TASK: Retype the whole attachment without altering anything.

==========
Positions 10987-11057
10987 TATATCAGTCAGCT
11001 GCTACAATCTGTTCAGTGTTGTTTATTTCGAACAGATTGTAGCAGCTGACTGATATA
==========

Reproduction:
Positions 10987-11057
10987 TATATCAGTCAGCT
11001 GCTACAATCTGTTCAGTGTTGTTTATTTCGAACAGATTGTAGCAGCTGACTGATATA